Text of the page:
“Every company has its own unique challenges in the production process, which is why the ability to create custom solutions straight from the factory floor is such a game-changer for the manufacturing industry,” said Jos Burger, CEO of Ultimaker. 3D printing/additive manufacturing enables those custom solutions.
Heineken is an example of a company that’s using 3D printing as an all-purpose manufacturing machine. Heineken uses the Ultimaker S5 for a range of applications, from the creation of fully functional parts to developing products that improve safety.
The 3D printed parts include a variety of custom tools and functional machine parts to aid in manufacturing at the company’s brewery in Seville, Spain. Using a set of Ultimaker S5 printers, Heineken engineers design and print safety devices, tools and parts on-demand rather than outsourcing the job to external vendors. On-demand production increases uptime and saves around 80% in production costs on the parts they 3D print.
“We’re still in the first stages of 3D printing, but we’ve already seen a 70-90% reduction of costs in the applications and a 70-90% decrease in delivery time of these applications,” said Isabelle Haenen, Global Supply Chain Procurement at Heineken. “The ability to locally manufacture helps us increase uptime, efficiency and output. We use 3D printing to optimize the manufacturing line, create maintenance and quality control tools, and create tools for our machines, which help us increase safety for our people. I think there will be even more purposes in the future.”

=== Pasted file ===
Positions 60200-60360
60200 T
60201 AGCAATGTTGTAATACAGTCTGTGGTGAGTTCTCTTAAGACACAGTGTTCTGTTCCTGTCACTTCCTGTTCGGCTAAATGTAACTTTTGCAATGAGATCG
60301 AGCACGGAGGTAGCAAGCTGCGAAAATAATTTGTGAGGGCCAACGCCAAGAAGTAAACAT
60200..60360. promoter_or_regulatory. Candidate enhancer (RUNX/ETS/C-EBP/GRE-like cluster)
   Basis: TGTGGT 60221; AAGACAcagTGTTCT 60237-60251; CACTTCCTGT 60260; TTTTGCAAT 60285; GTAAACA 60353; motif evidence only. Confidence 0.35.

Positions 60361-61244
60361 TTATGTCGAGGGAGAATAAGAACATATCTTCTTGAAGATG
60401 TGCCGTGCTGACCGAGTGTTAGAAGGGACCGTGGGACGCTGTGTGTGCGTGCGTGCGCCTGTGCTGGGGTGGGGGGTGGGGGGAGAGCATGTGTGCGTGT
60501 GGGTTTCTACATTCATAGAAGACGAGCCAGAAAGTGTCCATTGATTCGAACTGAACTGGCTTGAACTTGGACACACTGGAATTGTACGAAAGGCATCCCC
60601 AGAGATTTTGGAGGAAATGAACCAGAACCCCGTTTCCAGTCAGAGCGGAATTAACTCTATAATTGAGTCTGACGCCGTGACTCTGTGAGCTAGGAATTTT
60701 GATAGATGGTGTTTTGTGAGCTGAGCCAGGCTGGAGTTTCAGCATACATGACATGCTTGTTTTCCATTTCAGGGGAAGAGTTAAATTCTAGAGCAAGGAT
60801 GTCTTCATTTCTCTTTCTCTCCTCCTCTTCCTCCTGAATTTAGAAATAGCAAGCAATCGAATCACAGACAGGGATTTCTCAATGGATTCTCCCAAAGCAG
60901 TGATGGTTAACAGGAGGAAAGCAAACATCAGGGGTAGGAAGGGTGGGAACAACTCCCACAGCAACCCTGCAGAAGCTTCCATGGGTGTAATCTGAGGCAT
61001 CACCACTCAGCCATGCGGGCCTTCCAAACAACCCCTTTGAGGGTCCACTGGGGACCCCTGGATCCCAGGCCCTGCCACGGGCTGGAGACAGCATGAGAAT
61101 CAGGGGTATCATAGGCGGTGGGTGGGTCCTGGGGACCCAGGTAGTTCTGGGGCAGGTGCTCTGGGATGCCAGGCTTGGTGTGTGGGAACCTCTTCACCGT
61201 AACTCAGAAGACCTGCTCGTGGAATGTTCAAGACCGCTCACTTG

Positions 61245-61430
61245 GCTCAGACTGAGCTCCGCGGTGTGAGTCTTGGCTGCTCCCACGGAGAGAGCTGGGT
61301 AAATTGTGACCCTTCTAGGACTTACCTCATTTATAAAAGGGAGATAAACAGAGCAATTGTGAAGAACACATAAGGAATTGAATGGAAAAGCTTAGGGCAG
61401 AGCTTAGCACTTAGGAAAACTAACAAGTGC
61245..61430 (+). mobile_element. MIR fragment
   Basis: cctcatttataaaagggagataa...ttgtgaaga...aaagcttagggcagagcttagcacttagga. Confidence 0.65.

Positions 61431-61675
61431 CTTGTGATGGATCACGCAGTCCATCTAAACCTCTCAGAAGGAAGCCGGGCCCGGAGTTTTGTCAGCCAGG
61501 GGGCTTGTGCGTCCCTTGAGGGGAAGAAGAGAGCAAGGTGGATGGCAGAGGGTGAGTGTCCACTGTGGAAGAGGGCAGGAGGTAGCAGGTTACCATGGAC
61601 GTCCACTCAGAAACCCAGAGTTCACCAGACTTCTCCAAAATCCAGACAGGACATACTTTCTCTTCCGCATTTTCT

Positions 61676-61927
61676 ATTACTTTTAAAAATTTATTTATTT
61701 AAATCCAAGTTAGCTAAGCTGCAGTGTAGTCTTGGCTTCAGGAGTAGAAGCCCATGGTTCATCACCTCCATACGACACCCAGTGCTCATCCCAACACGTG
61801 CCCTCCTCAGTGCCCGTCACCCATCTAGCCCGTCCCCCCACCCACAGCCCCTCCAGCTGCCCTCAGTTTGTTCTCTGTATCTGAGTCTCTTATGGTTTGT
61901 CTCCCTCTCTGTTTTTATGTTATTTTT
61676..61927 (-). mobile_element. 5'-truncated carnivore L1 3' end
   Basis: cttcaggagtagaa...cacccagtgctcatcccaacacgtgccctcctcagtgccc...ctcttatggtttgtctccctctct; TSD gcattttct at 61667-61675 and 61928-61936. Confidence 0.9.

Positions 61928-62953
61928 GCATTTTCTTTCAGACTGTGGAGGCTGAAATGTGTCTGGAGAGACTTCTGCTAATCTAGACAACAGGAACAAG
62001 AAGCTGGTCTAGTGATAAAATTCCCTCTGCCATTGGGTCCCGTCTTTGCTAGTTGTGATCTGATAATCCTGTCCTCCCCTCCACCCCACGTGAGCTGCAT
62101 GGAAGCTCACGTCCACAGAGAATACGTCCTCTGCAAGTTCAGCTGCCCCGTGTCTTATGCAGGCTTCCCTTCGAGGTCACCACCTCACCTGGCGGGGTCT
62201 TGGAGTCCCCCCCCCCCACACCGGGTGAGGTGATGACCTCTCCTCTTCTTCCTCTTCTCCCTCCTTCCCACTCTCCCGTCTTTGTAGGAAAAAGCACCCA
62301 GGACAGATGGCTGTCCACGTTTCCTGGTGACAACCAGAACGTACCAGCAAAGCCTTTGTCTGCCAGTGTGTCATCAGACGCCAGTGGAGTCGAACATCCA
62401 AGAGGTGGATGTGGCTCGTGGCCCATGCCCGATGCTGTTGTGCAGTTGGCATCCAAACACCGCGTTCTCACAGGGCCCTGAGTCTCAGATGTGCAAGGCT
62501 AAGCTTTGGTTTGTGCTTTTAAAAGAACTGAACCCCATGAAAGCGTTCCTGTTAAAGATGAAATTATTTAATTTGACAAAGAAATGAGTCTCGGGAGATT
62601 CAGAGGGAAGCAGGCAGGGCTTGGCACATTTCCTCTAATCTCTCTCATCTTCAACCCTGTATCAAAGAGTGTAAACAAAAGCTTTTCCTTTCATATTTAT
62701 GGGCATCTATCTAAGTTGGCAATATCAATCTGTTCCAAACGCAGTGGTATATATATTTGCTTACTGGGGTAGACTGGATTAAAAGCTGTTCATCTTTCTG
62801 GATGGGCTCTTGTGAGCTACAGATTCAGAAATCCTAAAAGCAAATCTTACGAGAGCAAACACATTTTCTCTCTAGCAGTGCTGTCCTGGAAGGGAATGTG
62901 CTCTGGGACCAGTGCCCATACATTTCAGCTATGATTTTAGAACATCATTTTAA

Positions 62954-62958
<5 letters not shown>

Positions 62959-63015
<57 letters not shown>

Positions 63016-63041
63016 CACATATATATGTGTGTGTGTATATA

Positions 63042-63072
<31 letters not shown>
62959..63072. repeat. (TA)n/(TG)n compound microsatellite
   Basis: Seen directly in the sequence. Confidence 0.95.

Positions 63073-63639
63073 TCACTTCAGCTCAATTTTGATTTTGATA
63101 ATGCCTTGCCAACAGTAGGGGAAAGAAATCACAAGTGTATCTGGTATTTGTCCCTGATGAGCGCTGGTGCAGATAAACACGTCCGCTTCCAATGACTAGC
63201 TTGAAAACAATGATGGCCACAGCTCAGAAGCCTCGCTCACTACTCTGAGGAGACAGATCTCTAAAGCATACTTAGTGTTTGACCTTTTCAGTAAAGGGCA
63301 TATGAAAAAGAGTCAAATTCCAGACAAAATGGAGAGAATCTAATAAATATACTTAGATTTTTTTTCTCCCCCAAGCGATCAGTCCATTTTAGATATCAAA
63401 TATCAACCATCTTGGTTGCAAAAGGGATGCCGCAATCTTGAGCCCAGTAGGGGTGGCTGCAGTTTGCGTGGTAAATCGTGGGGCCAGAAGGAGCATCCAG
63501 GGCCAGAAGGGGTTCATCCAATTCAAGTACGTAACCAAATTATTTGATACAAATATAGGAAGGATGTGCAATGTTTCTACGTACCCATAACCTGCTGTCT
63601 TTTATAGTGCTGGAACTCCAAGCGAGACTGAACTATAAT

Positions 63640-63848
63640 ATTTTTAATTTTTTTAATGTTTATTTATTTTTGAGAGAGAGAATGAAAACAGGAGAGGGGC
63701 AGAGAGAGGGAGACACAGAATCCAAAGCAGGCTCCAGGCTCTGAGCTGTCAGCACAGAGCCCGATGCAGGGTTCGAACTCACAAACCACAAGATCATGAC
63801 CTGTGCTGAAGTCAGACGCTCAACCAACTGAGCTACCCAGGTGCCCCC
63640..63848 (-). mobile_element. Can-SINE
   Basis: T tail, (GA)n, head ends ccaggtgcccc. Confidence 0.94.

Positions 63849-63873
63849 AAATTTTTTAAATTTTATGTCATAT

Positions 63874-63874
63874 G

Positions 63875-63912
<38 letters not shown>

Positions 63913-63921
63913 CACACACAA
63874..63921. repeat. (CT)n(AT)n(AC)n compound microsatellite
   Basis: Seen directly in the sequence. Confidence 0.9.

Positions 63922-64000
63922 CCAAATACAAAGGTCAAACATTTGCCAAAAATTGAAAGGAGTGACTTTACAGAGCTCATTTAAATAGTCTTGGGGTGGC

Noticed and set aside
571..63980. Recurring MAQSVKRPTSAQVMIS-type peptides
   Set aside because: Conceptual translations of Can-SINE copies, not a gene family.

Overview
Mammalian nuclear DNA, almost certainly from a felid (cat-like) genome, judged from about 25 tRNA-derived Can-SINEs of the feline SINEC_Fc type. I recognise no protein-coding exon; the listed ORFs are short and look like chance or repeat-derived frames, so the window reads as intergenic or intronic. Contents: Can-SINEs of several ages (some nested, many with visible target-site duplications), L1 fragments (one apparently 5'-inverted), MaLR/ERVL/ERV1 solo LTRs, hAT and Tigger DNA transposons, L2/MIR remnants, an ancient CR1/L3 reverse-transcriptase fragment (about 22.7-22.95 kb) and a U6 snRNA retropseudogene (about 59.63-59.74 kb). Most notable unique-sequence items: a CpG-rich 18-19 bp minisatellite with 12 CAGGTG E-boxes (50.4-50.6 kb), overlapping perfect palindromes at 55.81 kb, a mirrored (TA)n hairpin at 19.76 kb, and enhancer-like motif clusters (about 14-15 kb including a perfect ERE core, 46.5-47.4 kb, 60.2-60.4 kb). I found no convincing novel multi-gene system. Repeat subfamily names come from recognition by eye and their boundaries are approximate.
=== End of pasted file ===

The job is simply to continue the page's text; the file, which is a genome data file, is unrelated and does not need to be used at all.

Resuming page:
The Sevilla brewery produces several brands of Heineken-owned beers, amounting to 500 million liters of beer per year. Heineken engineers have been using 3D printing for about a year, first using the Ultimaker 2+ and now multiple Ultimaker S5 printers, a larger, enterprise-ready machine.
The 3D printing technology was first used for safety applications, but the engineers quickly learned they could save time and money by creating custom optimized functional parts for machines on the manufacturing line. The variety of use cases now includes:
• Applications to increase the uptime of the production line – Machine parts wear and break. By 3D printing replacement functional spare parts on-demand, the company saves money while avoiding operational downtime because there is no need to have an inventory and no need to wait for part deliveries.
• Optimizing part designs – The team learned that 3D printing enables them to redesign these replacement parts, optimizing their function. For example, a metal part used with a quality sensor on the conveyor belt would often knock bottles over, creating a blockage, or eject good bottles onto the ground. The redesigned 3D printed part prevents this, saving bottles, money, and time.
• Tools for quality control and maintenance – Heineken has also created new tools that make it easier to perform maintenance or check the quality of products or machines. These tools help prevent machines from breaking down.
• Solutions to increase operator safety – To keep workers safe, Heineken looked for ways to make smart, 3D-printed tools that prevent accidents. For example, the company has printed improved locking mechanisms for machines so they cannot start to operate during maintenance.
Filed Under: 3D printing • additive manufacturing • stereolithography